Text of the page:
But reporting news, and cultivating sources, is a different thing from breaking news — from being the person who reports the news five minutes or five seconds faster than the other guy. And if you’re not focused on scooping the competition on something incremental, then you’re going to have more bandwidth available for being able to talk to your sources about the big picture, where the real value is.

So let’s try to move away from scoop culture, and away from journalism-for-journalists. Instead, let’s serve our readers. The real readers. The ones who aren’t on Twitter.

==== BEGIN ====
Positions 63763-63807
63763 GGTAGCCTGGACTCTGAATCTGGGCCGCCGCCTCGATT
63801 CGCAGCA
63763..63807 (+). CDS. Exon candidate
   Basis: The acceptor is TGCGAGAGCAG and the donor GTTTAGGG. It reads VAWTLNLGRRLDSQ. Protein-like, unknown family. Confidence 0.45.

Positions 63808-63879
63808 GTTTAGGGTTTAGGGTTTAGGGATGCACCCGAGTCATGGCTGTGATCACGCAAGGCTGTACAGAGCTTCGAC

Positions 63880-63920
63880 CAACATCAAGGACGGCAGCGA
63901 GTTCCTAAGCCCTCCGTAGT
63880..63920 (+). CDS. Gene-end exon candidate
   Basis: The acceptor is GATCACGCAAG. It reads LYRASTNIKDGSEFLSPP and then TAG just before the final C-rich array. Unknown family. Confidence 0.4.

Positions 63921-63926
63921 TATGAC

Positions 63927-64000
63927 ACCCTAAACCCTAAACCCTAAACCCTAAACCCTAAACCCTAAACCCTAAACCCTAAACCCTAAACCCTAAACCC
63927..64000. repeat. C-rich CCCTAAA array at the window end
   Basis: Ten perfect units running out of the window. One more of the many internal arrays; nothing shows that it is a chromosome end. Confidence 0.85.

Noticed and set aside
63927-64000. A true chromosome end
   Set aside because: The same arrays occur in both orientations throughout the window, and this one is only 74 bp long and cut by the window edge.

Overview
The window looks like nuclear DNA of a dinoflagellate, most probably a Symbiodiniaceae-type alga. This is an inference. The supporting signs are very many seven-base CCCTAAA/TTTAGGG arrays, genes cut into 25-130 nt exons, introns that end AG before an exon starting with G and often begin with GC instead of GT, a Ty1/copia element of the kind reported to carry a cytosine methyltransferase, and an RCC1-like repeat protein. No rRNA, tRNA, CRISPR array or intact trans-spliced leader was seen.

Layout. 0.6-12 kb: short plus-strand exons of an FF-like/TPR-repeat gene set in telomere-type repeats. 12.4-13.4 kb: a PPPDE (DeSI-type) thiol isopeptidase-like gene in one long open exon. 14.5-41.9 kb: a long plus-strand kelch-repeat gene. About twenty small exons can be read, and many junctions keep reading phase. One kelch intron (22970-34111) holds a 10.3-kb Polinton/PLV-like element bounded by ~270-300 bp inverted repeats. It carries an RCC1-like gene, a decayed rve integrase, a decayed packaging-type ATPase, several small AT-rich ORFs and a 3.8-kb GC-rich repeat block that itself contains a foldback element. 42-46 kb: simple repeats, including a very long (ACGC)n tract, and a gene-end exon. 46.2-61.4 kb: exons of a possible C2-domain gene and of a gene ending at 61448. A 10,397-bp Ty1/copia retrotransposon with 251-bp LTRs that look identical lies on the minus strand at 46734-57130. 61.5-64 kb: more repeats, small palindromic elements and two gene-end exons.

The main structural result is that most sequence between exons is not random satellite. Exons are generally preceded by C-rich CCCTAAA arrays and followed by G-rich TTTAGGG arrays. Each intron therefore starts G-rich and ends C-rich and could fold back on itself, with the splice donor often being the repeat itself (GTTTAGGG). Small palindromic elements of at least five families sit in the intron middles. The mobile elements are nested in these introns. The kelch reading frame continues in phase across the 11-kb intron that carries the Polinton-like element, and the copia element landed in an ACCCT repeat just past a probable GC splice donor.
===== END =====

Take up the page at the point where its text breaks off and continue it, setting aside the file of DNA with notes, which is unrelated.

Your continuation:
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34 Responses to Scoops: When journalists masturbate

  1. Dan says:

    I feel like you have just summarized our entire model at We don’t chase incremental scoops. I have been accused of burying “scoops” in my stories several times and been asked why I didn’t write some [Exclusive] or [Breaking] type of story. Mostly because I don’t play that game and it takes bandwidth from what I am trying to cover at any particular moment.

  2. Zach says:

    I might not care who broke news, but I care that news was broken. Original reporting is important.

  3. 14 the claw says:

    Of course you would say that. Leave the heavy lifting to someone else. Then move in with your own views. Take your own sweet contextualizing time. While the people with strong backs move your furniture, you can rearrange the pillows. You say self-gratification is the purpose of the scoopers. I say the self-justification is what you’re about.